Medina Maneno is unequivocally shy. Words often muffled; her eyes are fixed on her fingernails. One would think that the teenager is not ready to step out of her shell, but that is not true. The young Medina jolts to life at the sight of a sewing machine, it is her forte! When Windle International Uganda gave her a chance to hone that skill, she took it and found her ‘voice’.
A three-month training dubbed Market Oriented Skills Development for Refugees and Host Communities that was implemented by Windle International Uganda, in partnership with Uganda Manufacturer’s Association (UMA) and Young Women’s Christian Association (YWCA), with funding from European Union Trust Fund-Skills Development Fund (SDF) through ENABEL, saw the youngster learn the ins and outs of tailoring. This was right after sitting her Primary Leaving Examinations. This training opened a sea of favour upon her, one of which was meeting Adjumani’s most sought after tailor, Mike Michael Loguya.
Today, he employs her at his renowned tailoring and embroidery company called Sama Textiles. Interestingly, because he understands that an interview with Medina would leave a lot unsaid, Loguya offers to do the talking and let Medina’s work do the rest.
Time to Thrive
“After Medina finished her training with Windle International Uganda, she came into this workshop asking for internship, I accepted,” Loguya narrates. “She is not the first to ask for that. There are other girls. Those that perform very well, we retain them.”
This was a year ago, and his doubts about her skills were discarded once the young girl put to practice all that she had learned at the Windle International Uganda-funded course. He retained her.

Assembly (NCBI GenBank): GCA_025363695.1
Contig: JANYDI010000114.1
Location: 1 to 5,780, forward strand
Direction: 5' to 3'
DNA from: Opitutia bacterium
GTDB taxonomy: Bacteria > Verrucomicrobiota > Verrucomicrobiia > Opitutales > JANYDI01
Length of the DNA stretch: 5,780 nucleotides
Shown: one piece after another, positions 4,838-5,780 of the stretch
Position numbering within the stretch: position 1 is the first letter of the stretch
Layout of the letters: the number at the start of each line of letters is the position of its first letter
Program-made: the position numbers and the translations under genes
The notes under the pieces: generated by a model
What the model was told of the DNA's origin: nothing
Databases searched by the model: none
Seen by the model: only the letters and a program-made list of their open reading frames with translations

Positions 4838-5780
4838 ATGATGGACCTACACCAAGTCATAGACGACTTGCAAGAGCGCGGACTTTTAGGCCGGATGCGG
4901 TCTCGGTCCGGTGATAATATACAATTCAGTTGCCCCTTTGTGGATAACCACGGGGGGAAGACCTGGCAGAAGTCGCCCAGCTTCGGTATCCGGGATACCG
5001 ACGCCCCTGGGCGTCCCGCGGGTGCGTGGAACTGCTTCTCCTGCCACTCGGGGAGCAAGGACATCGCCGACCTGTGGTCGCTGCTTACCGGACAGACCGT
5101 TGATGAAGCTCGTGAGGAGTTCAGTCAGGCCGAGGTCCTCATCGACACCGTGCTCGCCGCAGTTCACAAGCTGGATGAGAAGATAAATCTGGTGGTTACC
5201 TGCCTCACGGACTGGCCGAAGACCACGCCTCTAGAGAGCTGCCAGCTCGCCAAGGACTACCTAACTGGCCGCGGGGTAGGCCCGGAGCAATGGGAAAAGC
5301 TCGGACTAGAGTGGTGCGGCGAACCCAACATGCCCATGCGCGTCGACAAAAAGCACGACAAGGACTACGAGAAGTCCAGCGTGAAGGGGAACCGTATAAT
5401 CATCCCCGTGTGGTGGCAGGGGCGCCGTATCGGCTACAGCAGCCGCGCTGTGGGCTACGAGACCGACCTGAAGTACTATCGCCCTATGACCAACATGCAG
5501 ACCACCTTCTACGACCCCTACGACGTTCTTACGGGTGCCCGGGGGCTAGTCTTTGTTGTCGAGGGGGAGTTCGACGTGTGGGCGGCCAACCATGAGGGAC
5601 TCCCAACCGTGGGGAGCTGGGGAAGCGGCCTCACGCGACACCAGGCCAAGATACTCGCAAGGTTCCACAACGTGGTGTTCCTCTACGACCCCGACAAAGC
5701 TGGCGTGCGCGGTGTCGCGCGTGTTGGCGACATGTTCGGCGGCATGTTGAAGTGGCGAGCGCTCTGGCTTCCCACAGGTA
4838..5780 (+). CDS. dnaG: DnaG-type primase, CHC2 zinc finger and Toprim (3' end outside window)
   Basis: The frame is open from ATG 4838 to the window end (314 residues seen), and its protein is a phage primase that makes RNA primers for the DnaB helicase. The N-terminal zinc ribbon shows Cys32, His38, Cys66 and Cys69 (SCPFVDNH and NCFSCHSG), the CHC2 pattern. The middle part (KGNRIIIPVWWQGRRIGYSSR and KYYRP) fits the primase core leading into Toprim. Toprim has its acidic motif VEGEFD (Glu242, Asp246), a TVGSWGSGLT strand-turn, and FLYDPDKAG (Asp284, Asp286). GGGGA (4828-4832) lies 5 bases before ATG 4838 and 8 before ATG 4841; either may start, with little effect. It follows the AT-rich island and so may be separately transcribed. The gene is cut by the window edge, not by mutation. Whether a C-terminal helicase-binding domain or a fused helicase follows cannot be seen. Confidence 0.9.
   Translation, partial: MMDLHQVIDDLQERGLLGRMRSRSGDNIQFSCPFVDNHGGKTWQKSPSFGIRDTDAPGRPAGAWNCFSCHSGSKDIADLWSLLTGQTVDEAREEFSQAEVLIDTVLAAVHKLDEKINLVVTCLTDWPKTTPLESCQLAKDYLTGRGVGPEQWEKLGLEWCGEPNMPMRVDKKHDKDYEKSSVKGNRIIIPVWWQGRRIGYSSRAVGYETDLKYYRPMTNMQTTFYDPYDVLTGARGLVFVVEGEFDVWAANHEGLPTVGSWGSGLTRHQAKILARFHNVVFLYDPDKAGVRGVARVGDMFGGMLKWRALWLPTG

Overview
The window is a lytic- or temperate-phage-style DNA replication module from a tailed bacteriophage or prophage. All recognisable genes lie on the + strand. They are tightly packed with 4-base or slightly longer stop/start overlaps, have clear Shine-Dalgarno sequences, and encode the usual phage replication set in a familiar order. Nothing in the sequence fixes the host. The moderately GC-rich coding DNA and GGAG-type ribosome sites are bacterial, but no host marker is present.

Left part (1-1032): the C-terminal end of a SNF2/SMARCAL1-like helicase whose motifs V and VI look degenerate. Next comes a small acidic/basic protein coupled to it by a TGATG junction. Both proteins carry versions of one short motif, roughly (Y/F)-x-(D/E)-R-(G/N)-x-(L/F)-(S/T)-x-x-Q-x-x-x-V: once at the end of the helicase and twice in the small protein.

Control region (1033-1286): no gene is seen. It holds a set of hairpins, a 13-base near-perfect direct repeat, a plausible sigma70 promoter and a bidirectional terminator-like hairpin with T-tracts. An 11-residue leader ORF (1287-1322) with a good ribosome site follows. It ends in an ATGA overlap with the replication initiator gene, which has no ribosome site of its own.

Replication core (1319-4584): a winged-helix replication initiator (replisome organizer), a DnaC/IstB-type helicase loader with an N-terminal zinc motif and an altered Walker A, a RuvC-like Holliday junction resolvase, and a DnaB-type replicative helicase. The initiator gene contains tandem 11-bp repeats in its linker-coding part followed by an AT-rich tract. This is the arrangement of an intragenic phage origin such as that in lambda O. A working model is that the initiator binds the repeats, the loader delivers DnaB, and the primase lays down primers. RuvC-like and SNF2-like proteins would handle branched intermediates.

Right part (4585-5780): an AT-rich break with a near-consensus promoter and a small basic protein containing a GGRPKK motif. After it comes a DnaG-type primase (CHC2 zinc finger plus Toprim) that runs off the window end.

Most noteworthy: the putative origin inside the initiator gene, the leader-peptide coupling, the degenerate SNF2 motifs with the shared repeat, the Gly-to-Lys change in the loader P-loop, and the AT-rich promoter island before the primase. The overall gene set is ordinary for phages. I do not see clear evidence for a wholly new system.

“She really wanted to make life out of tailoring, her favorite is making dresses, and she even made a dress for her sister today,” Loguya praises his employee. “She had the fastest speed in making masks, she can make up to 150 masks a day, and nobody has hit that record in this workshop.”
Her contract maintains that instead of earning a salary, she gets commission instead. For a passionate and fast tailor like Medina, this is the better option for her.
“We call it the piece rate; whatever piece you make, you get money out of it,” he explains. “We pay 40% and retain 60% because I must also take 40%, the remaining 20% must go for the workshop management.” After a pause, Loguya looks at Medina with fatherly pride and what he says next puts a smile on her shy face.
“Medina is one hundred percent going to be somebody who will be earning her living entirely on tailoring. And according to her she says I am her role model,” he says with a mentor’s warmth. “I get a 100% of my income on tailoring.”
The sight of Medina tapping away at her sewing machine, fixing needle and thread, affirms that indeed putting together a lovely outfit is a calling. “Her father is no longer worried about her because she can take care of herself. She is self-sufficient, she can do her hair, and she used to wrap it before,” her boss.
When asked if everything her employer said was true and where she sees herself in the future, Medina beams and whispers, “Yes.” Quietly, she adds, I want to own my tailoring shop like this one.” Though whispered shyly, the words were well thought and Medina has indeed found her voice in tailoring.
About the Project
Market Oriented Skills Development through Vocational Training was funded by European Emergency Trust Fund and the Belgian Government. The Fund was managed in Uganda by Enabel in partnership with Ministry of Education and Sports (MoES). It was implemented by Windle International Uganda as a lead partner and Young Women’s Christian Association and Uganda Manufacturers’ Association as sub-grantees. The project covered Adjumani Refugee Settlements in Adjumani district in three Settlements of Ayilo 1, Maaji II and Agojo. The general objective of the project was to ensure unemployed refugees and Ugandan women, girls and youth in Northern Uganda (Adjumani) are equipped with employable and marketable skills.